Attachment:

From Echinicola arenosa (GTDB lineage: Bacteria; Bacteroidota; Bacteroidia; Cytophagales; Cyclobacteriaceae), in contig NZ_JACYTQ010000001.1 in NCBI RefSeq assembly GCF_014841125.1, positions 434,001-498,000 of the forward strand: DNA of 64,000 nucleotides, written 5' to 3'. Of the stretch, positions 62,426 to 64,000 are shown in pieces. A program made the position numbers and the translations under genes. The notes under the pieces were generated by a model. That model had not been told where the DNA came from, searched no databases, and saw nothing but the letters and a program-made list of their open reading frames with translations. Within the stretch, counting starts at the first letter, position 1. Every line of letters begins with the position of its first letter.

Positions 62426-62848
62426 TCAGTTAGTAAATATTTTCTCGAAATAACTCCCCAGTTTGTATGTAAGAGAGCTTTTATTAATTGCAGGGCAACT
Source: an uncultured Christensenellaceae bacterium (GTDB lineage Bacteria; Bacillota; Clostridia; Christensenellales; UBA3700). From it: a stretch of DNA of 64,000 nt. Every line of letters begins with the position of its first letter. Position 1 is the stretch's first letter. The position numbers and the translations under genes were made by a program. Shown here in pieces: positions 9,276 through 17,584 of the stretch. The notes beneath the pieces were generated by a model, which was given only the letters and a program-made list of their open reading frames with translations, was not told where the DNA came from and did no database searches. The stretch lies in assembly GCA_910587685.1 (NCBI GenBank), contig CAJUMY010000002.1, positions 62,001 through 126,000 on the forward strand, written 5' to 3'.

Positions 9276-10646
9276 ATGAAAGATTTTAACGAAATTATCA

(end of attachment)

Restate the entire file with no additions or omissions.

From Echinicola arenosa (GTDB lineage: Bacteria; Bacteroidota; Bacteroidia; Cytophagales; Cyclobacteriaceae), in contig NZ_JACYTQ010000001.1 in NCBI RefSeq assembly GCF_014841125.1, positions 434,001-498,000 of the forward strand: DNA of 64,000 nucleotides, written 5' to 3'. Of the stretch, positions 62,426 to 64,000 are shown in pieces. A program made the position numbers and the translations under genes. The notes under the pieces were generated by a model. That model had not been told where the DNA came from, searched no databases, and saw nothing but the letters and a program-made list of their open reading frames with translations. Within the stretch, counting starts at the first letter, position 1. Every line of letters begins with the position of its first letter.

Positions 62426-62848
62426 TCAGTTAGTAAATATTTTCTCGAAATAACTCCCCAGTTTGTATGTAAGAGAGCTTTTATTAATTGCAGGGCAACT
Source: an uncultured Christensenellaceae bacterium (GTDB lineage Bacteria; Bacillota; Clostridia; Christensenellales; UBA3700). From it: a stretch of DNA of 64,000 nt. Every line of letters begins with the position of its first letter. Position 1 is the stretch's first letter. The position numbers and the translations under genes were made by a program. Shown here in pieces: positions 9,276 through 17,584 of the stretch. The notes beneath the pieces were generated by a model, which was given only the letters and a program-made list of their open reading frames with translations, was not told where the DNA came from and did no database searches. The stretch lies in assembly GCA_910587685.1 (NCBI GenBank), contig CAJUMY010000002.1, positions 62,001 through 126,000 on the forward strand, written 5' to 3'.

Positions 9276-10646
9276 ATGAAAGATTTTAACGAAATTATCA